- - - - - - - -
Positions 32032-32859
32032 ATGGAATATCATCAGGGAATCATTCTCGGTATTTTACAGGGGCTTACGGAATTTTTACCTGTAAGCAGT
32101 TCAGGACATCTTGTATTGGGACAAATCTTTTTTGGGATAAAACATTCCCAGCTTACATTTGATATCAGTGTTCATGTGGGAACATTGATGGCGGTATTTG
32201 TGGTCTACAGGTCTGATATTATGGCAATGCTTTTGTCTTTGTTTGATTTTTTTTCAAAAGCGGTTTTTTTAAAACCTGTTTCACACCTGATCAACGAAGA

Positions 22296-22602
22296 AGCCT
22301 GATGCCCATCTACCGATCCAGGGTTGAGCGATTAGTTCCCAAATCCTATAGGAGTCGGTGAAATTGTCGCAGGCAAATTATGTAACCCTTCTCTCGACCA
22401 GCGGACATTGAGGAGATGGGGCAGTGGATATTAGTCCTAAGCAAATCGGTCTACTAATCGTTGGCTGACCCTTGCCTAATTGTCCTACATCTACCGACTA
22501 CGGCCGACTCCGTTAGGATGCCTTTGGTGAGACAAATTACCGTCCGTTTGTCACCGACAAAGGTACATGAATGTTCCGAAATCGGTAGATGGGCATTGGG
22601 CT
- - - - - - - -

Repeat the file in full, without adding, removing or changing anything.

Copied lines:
Positions 32032-32859
32032 ATGGAATATCATCAGGGAATCATTCTCGGTATTTTACAGGGGCTTACGGAATTTTTACCTGTAAGCAGT
32101 TCAGGACATCTTGTATTGGGACAAATCTTTTTTGGGATAAAACATTCCCAGCTTACATTTGATATCAGTGTTCATGTGGGAACATTGATGGCGGTATTTG
32201 TGGTCTACAGGTCTGATATTATGGCAATGCTTTTGTCTTTGTTTGATTTTTTTTCAAAAGCGGTTTTTTTAAAACCTGTTTCACACCTGATCAACGAAGA

Positions 22296-22602
22296 AGCCT
22301 GATGCCCATCTACCGATCCAGGGTTGAGCGATTAGTTCCCAAATCCTATAGGAGTCGGTGAAATTGTCGCAGGCAAATTATGTAACCCTTCTCTCGACCA
22401 GCGGACATTGAGGAGATGGGGCAGTGGATATTAGTCCTAAGCAAATCGGTCTACTAATCGTTGGCTGACCCTTGCCTAATTGTCCTACATCTACCGACTA
22501 CGGCCGACTCCGTTAGGATGCCTTTGGTGAGACAAATTACCGTCCGTTTGTCACCGACAAAGGTACATGAATGTTCCGAAATCGGTAGATGGGCATTGGG
22601 CT